Snider's moves: 'We're always trying to win'

Posted: February 15, 2014

After the Flyers beat the Colorado Avalanche last Thursday, team chairman Ed Snider said something that seemed to strike at the heart of how his franchise has operated for generations. The victory was one of five for the Flyers' in their final six games before the Olympic break, and it inspired Snider to praise his team in a gush of enthusiasm.

"I love where we are right now," he told reporters. "We're playing extremely well. I'm excited about the team. I think our goaltending is outstanding. I think the way we're playing and the system that Craig Berube has instituted is outstanding, and I've got my fingers crossed."

What he said, one could argue, captured the dilemma inherent in the Flyers' approach: They want to win another Stanley Cup so badly that there's rarely a sober evaluation of the franchise's present and future. As optimistic as Snider may have been about how they've played lately, the Flyers - who, remember, have not won a Cup since 1975 - are still in seventh place in the Eastern Conference, well behind powerhouses Pittsburgh and Boston. In fact, they've actually allowed more goals (167) than they've scored (162), which historically has not been a harbinger of playoff success.

Snider discussed these topics in a phone interview Monday. What follows is a transcript of our interview. It has been edited for space but not content.

Mike Sielski: The reason the quote struck me is that you were so upbeat.

Ed Snider: I still am. Our system is working, and a lot of times, it overcomes a lot of issues. And we have very good goaltending.

MS: Can the goaltending sustain itself? Steve Mason's body of work over his career shows some ups and downs.

ES: That's ancient history. He's still a kid.

MS: Given how long you've owned the team and that you're always desperate to win . . .

ES: Not desperate. I always want to win. I don't like the word desperate.

MS: That desire to win, is it intensified now - without pussyfooting around it - because you're 81 years old?

ES: Absolutely not. We're always looking to the future. We want to protect our draft picks, our kids. I would never sacrifice the welfare of the Flyers because of my age.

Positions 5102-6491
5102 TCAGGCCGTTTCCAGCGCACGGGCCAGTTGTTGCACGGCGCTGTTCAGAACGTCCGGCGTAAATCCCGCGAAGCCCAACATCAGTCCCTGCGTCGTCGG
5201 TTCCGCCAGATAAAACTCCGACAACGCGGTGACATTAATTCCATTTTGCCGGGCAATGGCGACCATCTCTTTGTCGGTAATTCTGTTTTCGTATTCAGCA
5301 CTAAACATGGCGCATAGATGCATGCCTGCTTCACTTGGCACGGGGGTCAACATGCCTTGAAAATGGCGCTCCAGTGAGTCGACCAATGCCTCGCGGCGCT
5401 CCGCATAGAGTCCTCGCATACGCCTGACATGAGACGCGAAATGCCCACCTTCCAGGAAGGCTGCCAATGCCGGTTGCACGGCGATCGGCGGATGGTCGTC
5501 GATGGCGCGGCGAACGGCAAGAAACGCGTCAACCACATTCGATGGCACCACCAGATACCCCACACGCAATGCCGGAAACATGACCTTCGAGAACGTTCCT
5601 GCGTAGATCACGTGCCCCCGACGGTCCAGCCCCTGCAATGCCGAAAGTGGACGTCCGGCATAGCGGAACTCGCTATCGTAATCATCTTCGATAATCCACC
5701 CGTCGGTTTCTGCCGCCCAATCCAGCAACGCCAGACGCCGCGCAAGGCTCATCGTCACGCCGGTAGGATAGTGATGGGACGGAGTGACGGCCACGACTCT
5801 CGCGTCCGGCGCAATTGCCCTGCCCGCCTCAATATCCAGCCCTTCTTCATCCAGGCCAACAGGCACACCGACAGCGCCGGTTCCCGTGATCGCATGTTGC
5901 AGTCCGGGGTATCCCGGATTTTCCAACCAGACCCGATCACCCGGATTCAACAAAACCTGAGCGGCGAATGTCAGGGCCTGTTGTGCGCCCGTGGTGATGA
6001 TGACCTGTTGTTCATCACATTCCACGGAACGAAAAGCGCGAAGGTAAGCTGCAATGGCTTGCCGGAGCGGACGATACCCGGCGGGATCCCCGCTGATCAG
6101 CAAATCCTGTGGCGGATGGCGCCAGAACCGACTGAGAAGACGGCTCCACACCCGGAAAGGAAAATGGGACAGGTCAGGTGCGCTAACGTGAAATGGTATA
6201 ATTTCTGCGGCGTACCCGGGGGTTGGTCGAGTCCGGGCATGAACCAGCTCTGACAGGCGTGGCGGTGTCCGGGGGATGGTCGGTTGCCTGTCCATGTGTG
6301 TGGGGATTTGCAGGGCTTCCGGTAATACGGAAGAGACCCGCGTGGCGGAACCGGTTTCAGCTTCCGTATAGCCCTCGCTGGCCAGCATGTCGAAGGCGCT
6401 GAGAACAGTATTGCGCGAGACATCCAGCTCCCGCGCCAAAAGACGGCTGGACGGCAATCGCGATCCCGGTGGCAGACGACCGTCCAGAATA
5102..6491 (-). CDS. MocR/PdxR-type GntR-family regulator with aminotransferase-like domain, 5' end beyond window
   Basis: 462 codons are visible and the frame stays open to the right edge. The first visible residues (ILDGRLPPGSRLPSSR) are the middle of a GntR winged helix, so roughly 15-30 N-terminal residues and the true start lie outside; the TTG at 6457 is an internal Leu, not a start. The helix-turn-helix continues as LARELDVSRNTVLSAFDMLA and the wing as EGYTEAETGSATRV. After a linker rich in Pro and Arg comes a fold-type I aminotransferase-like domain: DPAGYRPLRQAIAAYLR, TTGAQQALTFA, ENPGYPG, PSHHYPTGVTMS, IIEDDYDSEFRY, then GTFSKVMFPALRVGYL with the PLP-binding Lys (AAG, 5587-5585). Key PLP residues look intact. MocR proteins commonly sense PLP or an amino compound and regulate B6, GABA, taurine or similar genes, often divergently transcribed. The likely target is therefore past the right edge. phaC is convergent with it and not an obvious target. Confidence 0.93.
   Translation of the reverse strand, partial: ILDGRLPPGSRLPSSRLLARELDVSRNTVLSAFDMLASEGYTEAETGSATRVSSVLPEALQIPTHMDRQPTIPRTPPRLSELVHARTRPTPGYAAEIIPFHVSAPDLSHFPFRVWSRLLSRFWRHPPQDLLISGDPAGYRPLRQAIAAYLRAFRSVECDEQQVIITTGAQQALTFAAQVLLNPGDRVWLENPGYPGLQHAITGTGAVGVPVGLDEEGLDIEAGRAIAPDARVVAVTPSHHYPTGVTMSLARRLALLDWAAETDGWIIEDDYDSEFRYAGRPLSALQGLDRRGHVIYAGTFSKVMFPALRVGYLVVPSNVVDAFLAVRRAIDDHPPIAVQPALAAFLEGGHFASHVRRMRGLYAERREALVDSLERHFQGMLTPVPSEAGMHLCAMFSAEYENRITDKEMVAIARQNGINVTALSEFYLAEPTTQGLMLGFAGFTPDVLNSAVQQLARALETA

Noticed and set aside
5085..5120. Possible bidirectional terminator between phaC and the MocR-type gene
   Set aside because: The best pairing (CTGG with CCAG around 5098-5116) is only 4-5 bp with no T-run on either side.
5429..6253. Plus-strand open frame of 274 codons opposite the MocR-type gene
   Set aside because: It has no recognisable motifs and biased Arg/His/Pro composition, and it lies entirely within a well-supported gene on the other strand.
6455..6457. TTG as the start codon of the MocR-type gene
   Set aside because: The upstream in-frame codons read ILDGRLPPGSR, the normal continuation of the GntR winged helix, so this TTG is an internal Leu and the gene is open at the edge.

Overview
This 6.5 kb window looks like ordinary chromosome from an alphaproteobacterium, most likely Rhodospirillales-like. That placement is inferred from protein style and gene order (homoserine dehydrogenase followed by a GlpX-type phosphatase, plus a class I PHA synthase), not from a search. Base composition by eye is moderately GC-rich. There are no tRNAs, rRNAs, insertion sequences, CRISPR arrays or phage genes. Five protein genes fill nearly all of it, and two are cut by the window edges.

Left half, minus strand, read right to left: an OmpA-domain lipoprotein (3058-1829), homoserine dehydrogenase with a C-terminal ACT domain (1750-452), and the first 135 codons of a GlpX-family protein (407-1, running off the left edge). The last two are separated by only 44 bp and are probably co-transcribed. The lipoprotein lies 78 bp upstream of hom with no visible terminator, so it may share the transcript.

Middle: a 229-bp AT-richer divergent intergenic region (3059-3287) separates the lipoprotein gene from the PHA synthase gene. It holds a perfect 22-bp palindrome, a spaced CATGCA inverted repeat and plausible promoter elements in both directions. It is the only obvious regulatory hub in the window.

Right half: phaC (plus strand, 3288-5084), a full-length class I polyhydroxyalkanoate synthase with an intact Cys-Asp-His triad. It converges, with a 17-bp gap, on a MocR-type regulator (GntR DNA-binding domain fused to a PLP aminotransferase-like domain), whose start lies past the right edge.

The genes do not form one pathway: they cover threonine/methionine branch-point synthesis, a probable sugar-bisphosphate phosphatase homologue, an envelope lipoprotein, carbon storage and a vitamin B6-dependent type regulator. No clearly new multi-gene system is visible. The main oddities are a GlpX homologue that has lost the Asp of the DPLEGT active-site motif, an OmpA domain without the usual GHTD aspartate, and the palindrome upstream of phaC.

MS: I wonder if, when things are good for the Flyers, you perceive them as being really, really good, and when things aren't so good, you perceive them as being really, really bad. I wonder if that sort of vacillation might contribute to not winning the Cup.

ES: I don't understand the question. You keep using those adjectives that I don't think I use or even think. I always have wanted to win. That's my MO. I've always wanted to win since the time I started this team when I was 33 years old.

MS: You guys do make big moves often.

ES: Because we want to win.

MS: And that's my point.

ES: That doesn't mean we're always right. But we made a big move, for example, on Chris Pronger, and I think we would have won with him by now. That's how good he is, and that's what he would have done for our defense. But unfortunately his career got cut short, and we had given up a lot to get him, and you have to regroup and make up for whatever assets you gave up in trying to make a deal that was going to put us over the top. But it's never because of my age or anything of that nature. I don't tell Paul Holmgren, "Hey, go out and do this and do that. I don't have much time left." That's a bunch of baloney.

MS: The franchise is known for doing what you said: "We're trying to win all the time, and we'll do whatever we have to do to win. We'll make the move for Pronger. When Pronger gets hurt, we'll trade Jeff Carter and Mike Richards if we think that's the best thing to do."

ES: Well, that's a perfect example when you talk about age. We think we were taking one step backward and two steps forward. Whether that's going to turn out to be true or not, we'll see.

MS: Sometimes, it appears to an outsider as if the constant making of these moves leads to a vicious cycle that keeps you from achieving your goal. You're quick to make a change when you perceive, "Things aren't working right now. We have to make this change so we can win a Cup."

ES: All you're doing is criticizing the moves that we've made.

MS: No.

ES: I don't feel that way. I feel the moves we've made have been basically good, have kept us in the hunt year after year. Basically, my view is every team makes mistakes, and I can go back and count mistakes we've made and count mistakes every other team in the league has made. But the bottom line is, we try to do what we have to do to win.

MS: Maybe I'm not making myself clear. For example, within a couple of years of designating Carter and Richards as the centerpieces of your franchise, you traded them - for whatever reason, whether it was because Pronger was hurt or whatever. That's always been the franchise's MO: "We're going to go for it." And in the constant going-for-it, you're shortchanging yourself. You're in effect harming your chances of winning. I know it sounds counterintuitive.

ES: That's what you might believe, Mike, but that's not what I believe. So you can take it any way you want it. I think we're always trying to win, and whether you want to criticize the moves we make, you can do that. But I like what we do, and I like how we do it, and we think our fans like what we do. They know we're always trying to win, and that's all we can do.


msielski@phillynews.com

@MikeSielski

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